Here’s What You Need To Know About Tomorrow’s Key Elections

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Mary Lou Masters Contributor
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  • Several key elections are taking place on Tuesday, with two contentious governor elections, one legislative election that will determine the balance of power in a major state and one abortion ballot measure in another.
  • Kentucky Republican Attorney General Daniel Cameron is challenging incumbent Democratic Gov. Andy Beshear, and Mississippi’s incumbent GOP Gov. Tate Reeves is facing Democratic Public Service Commissioner Brandon Presley.
  • All of Virginia’s 140-seat General Assembly is up for grabs, where Republican Gov. Glenn Youngkin is hoping to hold the state House and flip the state Senate, and an abortion ballot measure in Ohio will determine whether the procedure gets enshrined in the state constitution.

Several states are holding contentious elections on Tuesday that will determine whether the GOP can flip the Kentucky governor’s mansion and hold Mississippi’s, as well as the balance of power in Virginia’s state Legislature and the future of abortion in Ohio.

Kentucky’s Republican Attorney General Daniel Cameron is running against incumbent Democratic Gov. Andy Beshear, and Mississippi’s incumbent GOP Gov. Tate Reeves is facing a challenge from Democratic Public Service Commissioner Brandon Presley. All 140 state legislative seats are up for grabs in Virginia, which will determine whether Republicans can hold the House and flip the Senate, and an abortion ballot measure in Ohio could make the procedure a constitutional right.


Cameron and Beshear overwhelmingly secured their respective party nominations in mid-May, with the attorney general beating out the Commissioner of Agriculture Ryan Quarles, former Trump administration U.N. Ambassador Kelly Craft and numerous other Republican challengers.

The governor secured his first term in 2019 when he ousted incumbent Republican Gov. Matt Bevin by a narrow 5,000-vote margin. Beshear previously served as Kentucky’s attorney general prior to Cameron’s term, and is the son of former Democratic Gov. Steve Beshear.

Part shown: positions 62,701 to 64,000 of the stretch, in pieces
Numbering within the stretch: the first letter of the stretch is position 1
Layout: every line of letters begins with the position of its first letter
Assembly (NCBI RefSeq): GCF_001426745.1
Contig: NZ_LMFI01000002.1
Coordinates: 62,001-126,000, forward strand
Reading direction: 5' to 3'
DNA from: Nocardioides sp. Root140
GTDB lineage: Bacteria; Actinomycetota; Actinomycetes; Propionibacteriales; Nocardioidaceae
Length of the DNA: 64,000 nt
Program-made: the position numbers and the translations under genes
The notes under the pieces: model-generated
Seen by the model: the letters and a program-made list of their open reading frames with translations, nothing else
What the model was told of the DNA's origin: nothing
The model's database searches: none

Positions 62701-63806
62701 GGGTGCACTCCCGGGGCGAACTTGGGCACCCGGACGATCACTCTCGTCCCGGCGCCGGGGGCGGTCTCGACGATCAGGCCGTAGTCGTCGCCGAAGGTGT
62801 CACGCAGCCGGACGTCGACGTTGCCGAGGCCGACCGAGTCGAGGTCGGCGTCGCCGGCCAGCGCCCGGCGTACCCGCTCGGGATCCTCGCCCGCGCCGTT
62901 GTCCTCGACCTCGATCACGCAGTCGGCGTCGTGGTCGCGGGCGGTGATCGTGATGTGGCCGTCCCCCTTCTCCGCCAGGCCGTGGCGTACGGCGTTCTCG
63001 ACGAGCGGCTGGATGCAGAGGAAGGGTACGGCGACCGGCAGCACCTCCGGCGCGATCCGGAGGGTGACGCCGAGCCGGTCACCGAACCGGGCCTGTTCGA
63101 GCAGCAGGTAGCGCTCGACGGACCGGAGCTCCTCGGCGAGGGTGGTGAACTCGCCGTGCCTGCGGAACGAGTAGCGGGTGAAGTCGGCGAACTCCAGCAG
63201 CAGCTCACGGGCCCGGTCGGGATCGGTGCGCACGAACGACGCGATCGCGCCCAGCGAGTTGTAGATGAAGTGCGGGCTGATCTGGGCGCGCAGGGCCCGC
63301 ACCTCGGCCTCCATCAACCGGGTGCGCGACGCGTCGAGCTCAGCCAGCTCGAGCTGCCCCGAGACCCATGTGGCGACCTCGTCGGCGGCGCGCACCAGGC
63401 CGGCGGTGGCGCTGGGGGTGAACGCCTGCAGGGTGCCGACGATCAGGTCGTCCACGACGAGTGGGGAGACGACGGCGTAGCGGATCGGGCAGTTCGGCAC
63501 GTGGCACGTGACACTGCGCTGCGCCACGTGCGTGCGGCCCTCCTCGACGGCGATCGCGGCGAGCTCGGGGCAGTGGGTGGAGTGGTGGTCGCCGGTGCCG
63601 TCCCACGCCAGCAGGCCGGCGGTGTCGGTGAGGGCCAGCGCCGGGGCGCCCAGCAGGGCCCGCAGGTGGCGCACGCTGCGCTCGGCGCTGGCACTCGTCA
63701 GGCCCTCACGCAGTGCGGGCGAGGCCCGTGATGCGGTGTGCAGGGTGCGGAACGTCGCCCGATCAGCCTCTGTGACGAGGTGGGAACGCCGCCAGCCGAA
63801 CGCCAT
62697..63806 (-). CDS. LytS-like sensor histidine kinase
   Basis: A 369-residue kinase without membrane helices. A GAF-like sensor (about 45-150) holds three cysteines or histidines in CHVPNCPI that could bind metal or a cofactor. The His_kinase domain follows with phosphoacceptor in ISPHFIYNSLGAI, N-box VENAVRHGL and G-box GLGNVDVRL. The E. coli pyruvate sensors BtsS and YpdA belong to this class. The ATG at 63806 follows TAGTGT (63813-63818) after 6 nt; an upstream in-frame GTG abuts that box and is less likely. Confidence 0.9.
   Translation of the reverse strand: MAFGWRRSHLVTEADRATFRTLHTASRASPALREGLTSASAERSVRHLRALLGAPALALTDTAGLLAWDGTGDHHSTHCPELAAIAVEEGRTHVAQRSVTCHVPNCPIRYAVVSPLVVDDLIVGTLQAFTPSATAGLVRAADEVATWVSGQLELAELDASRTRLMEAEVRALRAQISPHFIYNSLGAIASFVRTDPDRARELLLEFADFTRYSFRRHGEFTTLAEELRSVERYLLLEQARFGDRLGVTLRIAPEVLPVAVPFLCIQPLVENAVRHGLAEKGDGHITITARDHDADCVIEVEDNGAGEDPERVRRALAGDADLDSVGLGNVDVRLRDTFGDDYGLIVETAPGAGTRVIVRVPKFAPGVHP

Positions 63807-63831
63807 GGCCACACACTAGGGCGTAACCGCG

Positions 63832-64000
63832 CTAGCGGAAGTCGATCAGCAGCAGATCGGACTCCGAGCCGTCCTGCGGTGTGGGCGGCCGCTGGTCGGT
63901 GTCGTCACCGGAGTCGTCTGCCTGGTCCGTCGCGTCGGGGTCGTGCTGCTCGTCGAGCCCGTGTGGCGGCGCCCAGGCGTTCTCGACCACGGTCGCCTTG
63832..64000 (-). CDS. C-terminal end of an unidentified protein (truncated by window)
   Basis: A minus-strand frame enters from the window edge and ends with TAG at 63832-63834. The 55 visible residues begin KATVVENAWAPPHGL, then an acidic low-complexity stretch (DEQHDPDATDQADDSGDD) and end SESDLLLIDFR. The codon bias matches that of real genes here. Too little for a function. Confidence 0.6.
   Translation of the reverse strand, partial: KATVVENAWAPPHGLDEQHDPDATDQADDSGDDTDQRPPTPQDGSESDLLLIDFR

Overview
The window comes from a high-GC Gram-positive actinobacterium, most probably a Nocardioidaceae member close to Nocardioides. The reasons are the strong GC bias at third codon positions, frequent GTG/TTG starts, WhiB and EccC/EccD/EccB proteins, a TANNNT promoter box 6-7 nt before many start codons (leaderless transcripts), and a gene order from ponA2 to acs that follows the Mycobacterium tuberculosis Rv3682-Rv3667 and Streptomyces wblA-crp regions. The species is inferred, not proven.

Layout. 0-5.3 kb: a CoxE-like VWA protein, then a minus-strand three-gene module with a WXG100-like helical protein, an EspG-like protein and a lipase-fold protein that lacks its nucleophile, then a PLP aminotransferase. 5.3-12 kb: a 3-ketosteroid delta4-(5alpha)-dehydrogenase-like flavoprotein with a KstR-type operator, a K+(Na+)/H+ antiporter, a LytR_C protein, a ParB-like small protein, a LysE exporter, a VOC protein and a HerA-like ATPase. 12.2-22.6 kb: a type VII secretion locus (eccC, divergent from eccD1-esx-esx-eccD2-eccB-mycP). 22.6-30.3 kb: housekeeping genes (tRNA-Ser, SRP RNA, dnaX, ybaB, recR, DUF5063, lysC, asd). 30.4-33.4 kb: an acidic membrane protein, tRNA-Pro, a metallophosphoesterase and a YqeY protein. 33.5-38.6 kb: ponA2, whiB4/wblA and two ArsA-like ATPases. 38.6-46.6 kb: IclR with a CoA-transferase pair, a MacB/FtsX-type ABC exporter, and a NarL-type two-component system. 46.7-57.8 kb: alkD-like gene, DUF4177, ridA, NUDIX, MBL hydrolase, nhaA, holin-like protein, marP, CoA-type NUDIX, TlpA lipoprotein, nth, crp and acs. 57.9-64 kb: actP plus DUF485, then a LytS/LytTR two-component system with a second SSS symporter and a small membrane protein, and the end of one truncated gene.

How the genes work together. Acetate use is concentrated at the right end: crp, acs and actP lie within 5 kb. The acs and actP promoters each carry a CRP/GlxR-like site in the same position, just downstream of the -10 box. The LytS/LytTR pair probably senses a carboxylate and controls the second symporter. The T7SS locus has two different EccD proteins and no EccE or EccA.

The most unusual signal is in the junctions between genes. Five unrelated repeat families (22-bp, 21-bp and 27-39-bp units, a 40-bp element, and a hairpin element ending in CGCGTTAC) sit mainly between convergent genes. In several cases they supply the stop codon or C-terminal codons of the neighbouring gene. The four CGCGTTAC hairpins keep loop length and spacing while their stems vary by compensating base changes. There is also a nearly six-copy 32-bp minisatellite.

Cameron succeeded Beshear in 2019, beating his Democratic opponent Gregory Stumbo by roughly 16 points, and is endorsed by former President Donald Trump.

Beshear has significantly out-raised Cameron for the general election, bringing in a total of $17 million since it became a two-man race compared to the attorney general‘s $3.9 million, according to the Kentucky Registry of Election Finance.

The majority of polling on the general election head-to-head matchup has indicated Beshear is leading Cameron by anywhere from 2 points to 16 points, according to FiveThirtyEight’s survey compilation.

However, an Emerson College poll released Nov. 3 found the two tied at 47%, with 4% remaining undecided and 2% picking someone else. The survey also suggested that the undecided voters were leaning more toward Cameron than Beshear at 62% to 39%, respectively.

Kentucky held early voting from Nov. 2 to Nov. 4, and polls close at 6 p.m. local time on Tuesday. (RELATED: New Poll Shows Key Governor’s Race In Dead Heat Just Days Before Election)


Reeves and Presley became their parties’ nominees in early August, where the governor handily beat two Republican challengers and the commissioner won outright.

The governor won his first term in 2019 by roughly 5 points against former Democratic Attorney General Jim Hood after serving as lieutenant governor for two terms. Reeves, who also served as the state treasurer, was endorsed by Trump just days ahead of the election on Nov. 1.